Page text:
Lufthansa Group Plans for Long-haul Fleet Cuts, Modernization

 - March 4, 2021, 1:31 PM
Lufthansa plans to decommission its entire fleet of Airbus A380s. (Photo: Lufthansa Group)

Lufthansa Group will dramatically cut the number of four-engine aircraft and phase out eight widebody aircraft types over the next few years as part of its strategy to become a smaller, cost-efficient, and more environmentally sustainable airline. It also has begun analyzing whether all aircraft older than 25 years will remain on the ground permanently. Speaking during the company’s 2020 financial results presentation on Thursday, Lufthansa Group CEO Carsten Spohr insisted Lufthansa is “passionate” about reducing the climate impact of flying. “Sustainability is of the highest priority despite the crisis,” he said.

The share of four-engine aircraft in the group’s long-haul fleet will fall to below 15 percent and be replaced with latest-generation long-haul models, said Spohr. “From today’s perspective there is no place for the [Airbus] A380 in our future fleet,” he concluded. In addition to the A380s, of which it carries 14 on its books, all its 747-400s, 777-200s, A340-600s, A340-300s, A330-200s, B767-300s, and MD-11Fs will go. The streamlining and modernizing of the long-haul fleet should result in a 10 percent reduction of long-haul unit cost and a reduction of CO2 emissions per ASK by 15 percent by the mid-2020s, the airline estimates. At year-end 2020, Lufthansa Group’s order book consisted of 177 aircraft—with options for another 102—including firm orders for 26 A350-900s, 20 Boeing 787s, and 20 777-9s. Scheduled for delivery between 2022 and 2025, the 787s will mostly go to Lufthansa German Airlines, though Spohr noted that the group has not yet decided the final distribution of the aircraft over the different airline subsidiaries.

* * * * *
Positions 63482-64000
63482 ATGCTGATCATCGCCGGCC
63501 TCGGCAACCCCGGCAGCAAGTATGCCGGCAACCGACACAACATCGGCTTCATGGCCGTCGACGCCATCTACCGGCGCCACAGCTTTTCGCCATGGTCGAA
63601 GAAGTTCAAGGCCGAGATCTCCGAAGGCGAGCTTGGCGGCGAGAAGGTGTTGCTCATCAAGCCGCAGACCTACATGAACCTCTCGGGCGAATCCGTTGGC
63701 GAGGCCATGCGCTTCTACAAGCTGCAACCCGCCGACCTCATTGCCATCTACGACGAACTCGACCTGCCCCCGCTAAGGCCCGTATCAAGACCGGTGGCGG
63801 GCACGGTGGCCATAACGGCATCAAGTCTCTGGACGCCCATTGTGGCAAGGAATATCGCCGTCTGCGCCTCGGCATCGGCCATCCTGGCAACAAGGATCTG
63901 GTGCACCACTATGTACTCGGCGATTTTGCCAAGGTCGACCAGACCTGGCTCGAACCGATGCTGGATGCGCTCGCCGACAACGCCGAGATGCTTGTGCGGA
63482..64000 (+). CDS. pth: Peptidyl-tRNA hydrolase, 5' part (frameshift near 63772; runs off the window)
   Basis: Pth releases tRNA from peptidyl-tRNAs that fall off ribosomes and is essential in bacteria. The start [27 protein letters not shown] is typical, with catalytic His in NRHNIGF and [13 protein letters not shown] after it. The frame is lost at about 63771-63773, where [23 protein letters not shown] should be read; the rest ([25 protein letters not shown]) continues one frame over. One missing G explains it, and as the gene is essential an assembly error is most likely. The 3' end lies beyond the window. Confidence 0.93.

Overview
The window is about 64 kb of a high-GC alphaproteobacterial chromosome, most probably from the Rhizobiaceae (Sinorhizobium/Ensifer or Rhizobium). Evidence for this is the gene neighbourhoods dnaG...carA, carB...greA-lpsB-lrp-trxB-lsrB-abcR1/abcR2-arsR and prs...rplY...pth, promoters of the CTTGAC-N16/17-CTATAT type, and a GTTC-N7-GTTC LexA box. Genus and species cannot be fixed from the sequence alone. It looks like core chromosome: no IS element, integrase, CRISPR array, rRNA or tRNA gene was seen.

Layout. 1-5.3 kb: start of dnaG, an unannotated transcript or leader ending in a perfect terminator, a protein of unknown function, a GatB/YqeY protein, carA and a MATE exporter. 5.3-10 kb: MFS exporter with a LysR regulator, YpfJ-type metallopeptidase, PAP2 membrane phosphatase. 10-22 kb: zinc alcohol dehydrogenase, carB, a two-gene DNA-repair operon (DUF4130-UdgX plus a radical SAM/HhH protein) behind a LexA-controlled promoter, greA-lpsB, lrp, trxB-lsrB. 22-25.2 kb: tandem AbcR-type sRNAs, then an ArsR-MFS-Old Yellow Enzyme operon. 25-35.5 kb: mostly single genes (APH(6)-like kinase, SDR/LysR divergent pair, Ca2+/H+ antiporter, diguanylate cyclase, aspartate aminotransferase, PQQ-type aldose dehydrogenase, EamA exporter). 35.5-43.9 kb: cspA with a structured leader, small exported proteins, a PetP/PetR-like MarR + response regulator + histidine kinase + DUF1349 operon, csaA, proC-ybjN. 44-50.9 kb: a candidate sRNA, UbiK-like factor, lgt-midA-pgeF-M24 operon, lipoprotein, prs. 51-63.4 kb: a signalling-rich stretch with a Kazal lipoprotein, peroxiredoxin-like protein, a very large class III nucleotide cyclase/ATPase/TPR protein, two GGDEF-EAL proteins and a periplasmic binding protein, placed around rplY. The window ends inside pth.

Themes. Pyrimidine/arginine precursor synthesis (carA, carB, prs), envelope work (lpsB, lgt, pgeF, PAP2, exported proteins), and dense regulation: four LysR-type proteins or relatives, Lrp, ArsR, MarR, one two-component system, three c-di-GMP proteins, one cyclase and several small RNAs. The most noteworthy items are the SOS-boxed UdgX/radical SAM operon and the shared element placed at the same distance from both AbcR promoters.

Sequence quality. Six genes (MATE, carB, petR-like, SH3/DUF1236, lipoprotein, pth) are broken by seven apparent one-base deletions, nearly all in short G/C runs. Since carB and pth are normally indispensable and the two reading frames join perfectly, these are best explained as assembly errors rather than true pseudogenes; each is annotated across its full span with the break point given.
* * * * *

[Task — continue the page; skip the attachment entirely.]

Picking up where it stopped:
The Lufthansa Group expects to take delivery of up to 12 aircraft: 11 A320neo family and one A220, this year.

The group, which includes network airlines Lufthansa, Swiss, Austrian Airlines, and Brussels Airlines, as well as low-cost subsidiary Eurowings, tempered its capacity guidance for 2021 and mid-term recovery. It now expects to operate 90 percent of its pre-crisis capacity in 2024, down from a previous prediction of 100 percent in 2024, and between 40 percent and 50 percent of its 2019 capacity levels this year, compared with a previous target of 40 percent to 60 percent. The group will have an average of 350 aircraft parked in 2021 and it plans to keep 250 on the ground next year and around 150 in 2023.

The lower 2021 capacity outlook resulted mainly from a weak first quarter when travel restrictions, including for intra-European flying, remained in place or even expanded.  Still, Spohr expressed optimism for the summer and said he expects demand to pick up again “as soon as restrictive travel limits are reduced by a further roll-out of tests and vaccines.” The group’s airlines could quickly raise capacity to 70 percent of pre-crisis levels if demand increases. CFO Remco Steenbergen declined to provide a revenue outlook because there remain “just too many uncertainties.”

The European Commission should make the conditions for a restart a priority, Brussels Airlines’ new CEO, Peter Gerber, told AIN. Gerber stressed facilitating the restart should be done “as soon as possible” but it is also “paramount that it is done on a level playing field” with non-EU carriers. He voiced the same concerns that the EU's Green Deal could distort the competitive balance. “We are striving for a more sustainable aviation industry but also here we have to make sure it does not distort competition” he noted, pointing to the mandatory uptake of a percentage of SAF as a point of concern.

All of Lufthansa Group’s airlines and divisions, except for cargo, reported losses last year. Group net loss finished at €6.7 billion on a 63 percent fall in revenues, to €13.6 billion, and a 67 percent decline of the number of flights, to just 390,000. Passenger numbers fell 76 percent for the year.

As part of its what it calls its “redimensioning,” the group is examining the disposal of subsidiaries that offer only minor benefits to the core airline business. That could include a partial sale or listing of its successful MRO arm, Lufthansa Technik, according to Spohr. The Lufthansa boss dismissed reports in the Italian press that the company could participate in a relaunch of Alitalia, stressing Lufthansa “absolutely” harbors an interest in commercial cooperation, but not in acquiring a financial stake.